What turns you on? No, not in that way; I’m talking metaphorically. What gets you going when watching a pitcher dominate? It’s likely a nasty slider or upper-90s heat or some other diabolical swing-and-miss pitch. But every once in a while, you’ll run into someone who likes it a little different.
“Strikeouts are definitely sexy,” Dallas Keuchel recently told me. “The baseball gurus love strikeouts and rightfully so. It’s nice to have a game where you strike out more hitters than innings pitched. But I’m trying to throw complete games. I want to look back on my career and see a lot of complete games. The strikeouts will come, but if I see complete games, that’s what turns me on, I guess.”
If that’s the case, then Keuchel is probably a bit hot and bothered with his performance of late. After leading the league in complete games last year with five, he has two this season (behind only Mark Buerle’s three) and is tops in baseball with 94 2/3 innings pitched. And Keuchel gets deep into games by doing one thing better than anyone else: inducing groundballs. Keuchel is second in groundball percentage this season, at 64 percent, behind only Brett Anderson, and of all qualified starters, he leads the decade with a 59.5 percent rate.
His manager, A.J. Hinch, has seen these worm-burning ways before. Hinch was in the Diamondbacks' front office when former Cy Young winner Brandon Webb, the leader in groundball percentage in the 2000s, was at the top of his game.
“I’m not big on classifying guys because I don’t want to put expectations on a guy, but I also don’t want to limit them,” Hinch said when asked if Keuchel reminded him of Webb. “He could be better (than Webb). He’s got a chance; he’s certainly as consistent as any elite pitcher in baseball. That has been very noteworthy from the day that I met him with how he goes about it and how competitive he is. The games he’s pitched, it’s hard to remember a time when he wasn’t in control of the game. I’m sure there was a time or two where things got away from him, but when you have a hard time remembering difficult innings for a guy, that means he’s having a pretty good year.”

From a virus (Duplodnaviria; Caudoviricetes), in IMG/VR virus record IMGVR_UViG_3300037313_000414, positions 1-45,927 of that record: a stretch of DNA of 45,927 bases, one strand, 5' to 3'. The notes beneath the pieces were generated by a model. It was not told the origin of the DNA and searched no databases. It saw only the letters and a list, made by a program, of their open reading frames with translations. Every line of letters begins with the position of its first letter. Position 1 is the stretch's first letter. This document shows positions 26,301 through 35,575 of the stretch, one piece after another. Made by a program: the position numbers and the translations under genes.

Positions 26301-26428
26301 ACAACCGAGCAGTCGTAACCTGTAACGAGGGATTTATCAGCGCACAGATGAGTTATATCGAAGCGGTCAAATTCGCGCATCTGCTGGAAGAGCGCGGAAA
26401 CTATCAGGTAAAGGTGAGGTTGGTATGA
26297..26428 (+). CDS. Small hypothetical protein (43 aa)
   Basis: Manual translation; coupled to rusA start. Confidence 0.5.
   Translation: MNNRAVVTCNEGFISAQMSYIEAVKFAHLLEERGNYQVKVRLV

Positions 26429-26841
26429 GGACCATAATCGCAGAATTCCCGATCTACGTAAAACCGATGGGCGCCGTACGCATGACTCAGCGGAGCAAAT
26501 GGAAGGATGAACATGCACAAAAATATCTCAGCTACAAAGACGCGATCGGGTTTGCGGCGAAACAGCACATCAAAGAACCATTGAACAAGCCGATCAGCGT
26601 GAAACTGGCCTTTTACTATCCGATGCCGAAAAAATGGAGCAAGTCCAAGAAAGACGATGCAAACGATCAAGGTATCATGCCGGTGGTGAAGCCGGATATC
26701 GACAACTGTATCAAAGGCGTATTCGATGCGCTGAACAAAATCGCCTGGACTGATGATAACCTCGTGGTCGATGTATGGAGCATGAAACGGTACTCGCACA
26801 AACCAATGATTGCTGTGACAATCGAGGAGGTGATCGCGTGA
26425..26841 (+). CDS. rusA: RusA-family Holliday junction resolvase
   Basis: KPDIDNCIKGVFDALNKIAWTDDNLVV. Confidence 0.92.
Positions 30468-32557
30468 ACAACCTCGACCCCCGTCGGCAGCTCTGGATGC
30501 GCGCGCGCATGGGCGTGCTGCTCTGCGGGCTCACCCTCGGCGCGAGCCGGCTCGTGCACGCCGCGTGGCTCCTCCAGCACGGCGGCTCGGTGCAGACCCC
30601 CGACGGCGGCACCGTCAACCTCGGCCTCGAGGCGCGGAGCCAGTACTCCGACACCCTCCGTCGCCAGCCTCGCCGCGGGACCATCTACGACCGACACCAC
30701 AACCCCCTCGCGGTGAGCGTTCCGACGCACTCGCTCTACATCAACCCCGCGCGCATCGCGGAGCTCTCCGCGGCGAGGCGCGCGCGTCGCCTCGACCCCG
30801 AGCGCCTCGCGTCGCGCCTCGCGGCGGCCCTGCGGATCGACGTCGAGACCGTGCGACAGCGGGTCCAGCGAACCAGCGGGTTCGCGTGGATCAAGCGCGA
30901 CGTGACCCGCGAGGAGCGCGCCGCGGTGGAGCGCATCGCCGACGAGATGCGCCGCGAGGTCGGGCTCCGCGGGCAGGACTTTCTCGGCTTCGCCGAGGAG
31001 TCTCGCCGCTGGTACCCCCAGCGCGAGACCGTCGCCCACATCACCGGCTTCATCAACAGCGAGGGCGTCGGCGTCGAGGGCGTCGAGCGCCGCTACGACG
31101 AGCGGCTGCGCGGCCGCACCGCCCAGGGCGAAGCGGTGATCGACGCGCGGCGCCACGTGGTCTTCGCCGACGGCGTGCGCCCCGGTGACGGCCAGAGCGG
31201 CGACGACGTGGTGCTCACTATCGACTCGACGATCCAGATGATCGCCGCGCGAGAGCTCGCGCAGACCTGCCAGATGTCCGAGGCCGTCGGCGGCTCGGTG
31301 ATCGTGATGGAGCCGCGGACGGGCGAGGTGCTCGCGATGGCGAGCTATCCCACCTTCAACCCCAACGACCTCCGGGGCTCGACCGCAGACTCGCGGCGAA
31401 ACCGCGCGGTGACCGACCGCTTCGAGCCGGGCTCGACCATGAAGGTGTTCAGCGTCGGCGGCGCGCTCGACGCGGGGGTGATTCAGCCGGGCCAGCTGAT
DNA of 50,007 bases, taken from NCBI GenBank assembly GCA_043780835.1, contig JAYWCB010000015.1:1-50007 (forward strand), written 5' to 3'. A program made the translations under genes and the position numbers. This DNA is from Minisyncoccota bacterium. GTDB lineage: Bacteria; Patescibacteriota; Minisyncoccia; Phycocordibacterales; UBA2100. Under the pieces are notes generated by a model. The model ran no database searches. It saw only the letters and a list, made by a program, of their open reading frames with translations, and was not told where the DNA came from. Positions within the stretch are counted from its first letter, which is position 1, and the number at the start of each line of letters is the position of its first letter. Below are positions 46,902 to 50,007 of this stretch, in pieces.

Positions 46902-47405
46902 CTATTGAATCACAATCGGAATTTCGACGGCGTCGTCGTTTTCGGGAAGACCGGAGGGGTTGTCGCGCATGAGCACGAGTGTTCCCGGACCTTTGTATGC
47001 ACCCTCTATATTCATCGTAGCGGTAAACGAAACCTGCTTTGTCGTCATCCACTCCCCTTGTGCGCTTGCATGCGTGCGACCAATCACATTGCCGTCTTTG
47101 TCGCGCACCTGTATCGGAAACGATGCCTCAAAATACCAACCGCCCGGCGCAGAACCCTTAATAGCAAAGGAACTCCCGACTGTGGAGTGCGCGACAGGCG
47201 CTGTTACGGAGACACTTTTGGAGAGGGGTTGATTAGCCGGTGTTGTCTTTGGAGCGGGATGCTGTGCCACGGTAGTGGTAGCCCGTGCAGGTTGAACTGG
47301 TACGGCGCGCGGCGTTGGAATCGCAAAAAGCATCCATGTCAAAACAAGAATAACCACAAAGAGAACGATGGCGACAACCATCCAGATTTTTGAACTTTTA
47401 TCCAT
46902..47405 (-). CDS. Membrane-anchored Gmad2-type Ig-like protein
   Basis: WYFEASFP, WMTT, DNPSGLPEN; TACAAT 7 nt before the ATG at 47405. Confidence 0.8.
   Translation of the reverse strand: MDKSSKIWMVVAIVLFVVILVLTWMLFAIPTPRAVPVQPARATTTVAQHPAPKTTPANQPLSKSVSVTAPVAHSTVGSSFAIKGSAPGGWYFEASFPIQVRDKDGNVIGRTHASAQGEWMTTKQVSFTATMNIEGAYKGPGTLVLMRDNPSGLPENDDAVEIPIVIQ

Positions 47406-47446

And Keuchel certainly is having a great season thus far. He’s improved upon his strong 2.93 ERA from last year, dropping it over a run to a spiffy 1.90, good for third in the AL, and he leads his league with a 0.95 WHIP. When it comes to the advanced stats, of pitchers who have thrown at least 50 innings this season, he’s third in the game in DRA (1.79) and leads all pitchers in WARP (3.6).
So while Hinch’s suggestion that Keuchel could reach Webb’s level seems like hyperbole at first blush, perhaps it’s not too farfetched. At his best, Webb did strike out hitters slightly better than the league average, while Keuchel has sat a tick below the last two years. However, that consistency Hinch speaks of is certainly there, as Keuchel has gone at least six innings in each of his 13 starts this year and only failed to do so three times in his 29 starts last season.
If Keuchel seems like an unlikely Cy Young candidate, it’s because he is. Just two years ago, he was in the midst of his second-straight season with an ERA above 5.00 and looking less like an ace and more like a fifth starter about to lose his spot in the rotation. But in 2014, things changed drastically. Keuchel reduced his four-seam usage, abandoned his curveball altogether, and relied more heavily on his bread-and-butter sinker.
“I caught myself getting beat with my third- or fourth-best pitch in years past,” Keuchel said. “I just told myself back in 2013 that I don’t want to get beat with my secondary stuff. If it’s going to happen, I want to get beat with my best stuff. Starting last year I decided I was going to live and die by my best pitch and that’s my two-seam. It’s what I go to in big situations—I don’t always go to it, but that’s the pitch I feel most comfortable with and ever since the start of last year that’s been my go-to pitch.”
According to Brooks Baseball, Keuchel’s sinker usage has gone from 37 percent in 2013 to 45 percent last season to 54 percent this year. So when the Astros’ lefty says it’s his go-to, he’s not exaggerating. And the fact is it works for him. Over the last two years, 76 percent of the sinkers he’s thrown that are put in play end up on the ground, tops in baseball. When we think of pitchers who are able to induce groundballs at such a high rate while also finding such extreme success, names like Webb, Tim Hudson, or Derek Lowe come to mind. The common theme with those pitchers is that they’re righties, making Keuchel kind of a rare breed (although Brett Anderson is trying to give him a run for his money).